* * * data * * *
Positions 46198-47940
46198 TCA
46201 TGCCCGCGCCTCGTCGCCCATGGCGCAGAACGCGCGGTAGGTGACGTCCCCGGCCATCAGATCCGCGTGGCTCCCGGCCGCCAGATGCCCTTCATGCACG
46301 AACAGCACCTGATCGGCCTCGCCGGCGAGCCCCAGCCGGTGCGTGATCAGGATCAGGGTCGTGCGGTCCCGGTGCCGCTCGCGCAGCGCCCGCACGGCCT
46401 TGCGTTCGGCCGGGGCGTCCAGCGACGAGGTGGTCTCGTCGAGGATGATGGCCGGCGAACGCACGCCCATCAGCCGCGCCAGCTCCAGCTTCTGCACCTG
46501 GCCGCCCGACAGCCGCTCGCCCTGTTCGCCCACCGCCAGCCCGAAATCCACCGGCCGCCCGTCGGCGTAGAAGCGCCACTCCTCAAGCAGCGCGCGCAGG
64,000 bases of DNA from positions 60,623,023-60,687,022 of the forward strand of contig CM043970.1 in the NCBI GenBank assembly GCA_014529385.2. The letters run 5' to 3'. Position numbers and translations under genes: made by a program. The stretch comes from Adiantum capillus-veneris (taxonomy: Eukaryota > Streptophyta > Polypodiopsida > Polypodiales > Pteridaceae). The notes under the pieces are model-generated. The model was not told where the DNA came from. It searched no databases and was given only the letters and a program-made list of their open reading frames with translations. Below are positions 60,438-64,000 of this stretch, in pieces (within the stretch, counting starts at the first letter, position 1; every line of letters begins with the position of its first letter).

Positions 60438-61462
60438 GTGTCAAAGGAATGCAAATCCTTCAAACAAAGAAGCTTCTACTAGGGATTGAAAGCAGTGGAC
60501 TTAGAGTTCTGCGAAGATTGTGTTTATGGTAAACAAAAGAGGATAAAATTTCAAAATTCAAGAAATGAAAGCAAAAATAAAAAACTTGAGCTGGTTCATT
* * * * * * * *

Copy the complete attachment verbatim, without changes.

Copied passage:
Positions 46198-47940
46198 TCA
46201 TGCCCGCGCCTCGTCGCCCATGGCGCAGAACGCGCGGTAGGTGACGTCCCCGGCCATCAGATCCGCGTGGCTCCCGGCCGCCAGATGCCCTTCATGCACG
46301 AACAGCACCTGATCGGCCTCGCCGGCGAGCCCCAGCCGGTGCGTGATCAGGATCAGGGTCGTGCGGTCCCGGTGCCGCTCGCGCAGCGCCCGCACGGCCT
46401 TGCGTTCGGCCGGGGCGTCCAGCGACGAGGTGGTCTCGTCGAGGATGATGGCCGGCGAACGCACGCCCATCAGCCGCGCCAGCTCCAGCTTCTGCACCTG
46501 GCCGCCCGACAGCCGCTCGCCCTGTTCGCCCACCGCCAGCCCGAAATCCACCGGCCGCCCGTCGGCGTAGAAGCGCCACTCCTCAAGCAGCGCGCGCAGG
64,000 bases of DNA from positions 60,623,023-60,687,022 of the forward strand of contig CM043970.1 in the NCBI GenBank assembly GCA_014529385.2. The letters run 5' to 3'. Position numbers and translations under genes: made by a program. The stretch comes from Adiantum capillus-veneris (taxonomy: Eukaryota > Streptophyta > Polypodiopsida > Polypodiales > Pteridaceae). The notes under the pieces are model-generated. The model was not told where the DNA came from. It searched no databases and was given only the letters and a program-made list of their open reading frames with translations. Below are positions 60,438-64,000 of this stretch, in pieces (within the stretch, counting starts at the first letter, position 1; every line of letters begins with the position of its first letter).

Positions 60438-61462
60438 GTGTCAAAGGAATGCAAATCCTTCAAACAAAGAAGCTTCTACTAGGGATTGAAAGCAGTGGAC
60501 TTAGAGTTCTGCGAAGATTGTGTTTATGGTAAACAAAAGAGGATAAAATTTCAAAATTCAAGAAATGAAAGCAAAAATAAAAAACTTGAGCTGGTTCATT